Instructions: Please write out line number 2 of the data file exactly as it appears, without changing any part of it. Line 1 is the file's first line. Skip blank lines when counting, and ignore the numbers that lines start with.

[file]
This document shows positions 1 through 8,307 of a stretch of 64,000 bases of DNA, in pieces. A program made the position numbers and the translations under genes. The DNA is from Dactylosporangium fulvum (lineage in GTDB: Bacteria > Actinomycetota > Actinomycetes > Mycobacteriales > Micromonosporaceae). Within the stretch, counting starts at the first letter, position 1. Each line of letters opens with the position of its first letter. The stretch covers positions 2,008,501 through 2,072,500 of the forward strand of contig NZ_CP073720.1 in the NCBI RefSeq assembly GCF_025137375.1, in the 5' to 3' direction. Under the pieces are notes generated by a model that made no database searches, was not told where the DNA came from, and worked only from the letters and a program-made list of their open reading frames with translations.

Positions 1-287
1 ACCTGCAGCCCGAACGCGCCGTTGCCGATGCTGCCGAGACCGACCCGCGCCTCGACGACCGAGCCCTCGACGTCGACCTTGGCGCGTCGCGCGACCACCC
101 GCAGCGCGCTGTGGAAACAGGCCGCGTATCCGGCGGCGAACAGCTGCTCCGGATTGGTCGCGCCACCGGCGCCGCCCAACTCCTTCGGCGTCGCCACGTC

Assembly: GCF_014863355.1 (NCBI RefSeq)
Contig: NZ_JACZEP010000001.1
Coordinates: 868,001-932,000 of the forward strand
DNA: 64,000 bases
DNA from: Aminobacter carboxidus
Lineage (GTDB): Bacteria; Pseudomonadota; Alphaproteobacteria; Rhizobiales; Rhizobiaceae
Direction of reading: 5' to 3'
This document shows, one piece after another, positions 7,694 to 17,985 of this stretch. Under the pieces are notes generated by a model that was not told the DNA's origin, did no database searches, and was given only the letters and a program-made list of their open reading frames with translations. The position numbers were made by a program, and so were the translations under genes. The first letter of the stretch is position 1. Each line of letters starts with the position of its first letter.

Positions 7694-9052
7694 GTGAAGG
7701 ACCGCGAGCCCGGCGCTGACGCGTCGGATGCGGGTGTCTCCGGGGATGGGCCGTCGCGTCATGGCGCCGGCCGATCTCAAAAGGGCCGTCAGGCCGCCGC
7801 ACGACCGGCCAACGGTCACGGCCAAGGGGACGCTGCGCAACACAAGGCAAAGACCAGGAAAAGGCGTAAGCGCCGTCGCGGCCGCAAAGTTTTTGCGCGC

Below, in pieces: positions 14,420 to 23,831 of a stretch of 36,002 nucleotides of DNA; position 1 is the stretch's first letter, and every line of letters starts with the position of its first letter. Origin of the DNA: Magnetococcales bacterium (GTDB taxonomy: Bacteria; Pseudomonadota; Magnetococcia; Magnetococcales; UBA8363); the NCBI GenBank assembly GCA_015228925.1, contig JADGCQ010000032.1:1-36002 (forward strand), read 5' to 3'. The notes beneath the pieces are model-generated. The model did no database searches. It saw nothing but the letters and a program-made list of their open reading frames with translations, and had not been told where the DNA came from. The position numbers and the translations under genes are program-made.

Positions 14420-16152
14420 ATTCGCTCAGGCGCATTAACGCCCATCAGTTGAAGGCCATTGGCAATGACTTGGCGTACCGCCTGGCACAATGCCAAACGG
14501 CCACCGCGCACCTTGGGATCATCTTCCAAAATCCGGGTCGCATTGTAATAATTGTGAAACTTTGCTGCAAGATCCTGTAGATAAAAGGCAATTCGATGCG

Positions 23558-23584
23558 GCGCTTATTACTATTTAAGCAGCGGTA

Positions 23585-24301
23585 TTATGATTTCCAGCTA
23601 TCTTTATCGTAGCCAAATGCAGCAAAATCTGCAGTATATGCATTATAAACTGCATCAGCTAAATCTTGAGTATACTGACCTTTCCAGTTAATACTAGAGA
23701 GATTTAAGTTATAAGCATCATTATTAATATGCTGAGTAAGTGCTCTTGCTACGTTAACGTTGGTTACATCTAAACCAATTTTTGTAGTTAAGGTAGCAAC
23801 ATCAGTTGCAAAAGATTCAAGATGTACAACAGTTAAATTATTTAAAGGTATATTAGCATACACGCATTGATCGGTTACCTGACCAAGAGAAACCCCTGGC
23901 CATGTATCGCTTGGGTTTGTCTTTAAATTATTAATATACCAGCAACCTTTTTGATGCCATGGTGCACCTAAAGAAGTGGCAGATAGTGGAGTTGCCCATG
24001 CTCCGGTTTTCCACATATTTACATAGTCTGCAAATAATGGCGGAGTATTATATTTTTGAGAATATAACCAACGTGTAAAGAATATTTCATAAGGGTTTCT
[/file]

Positions 1-287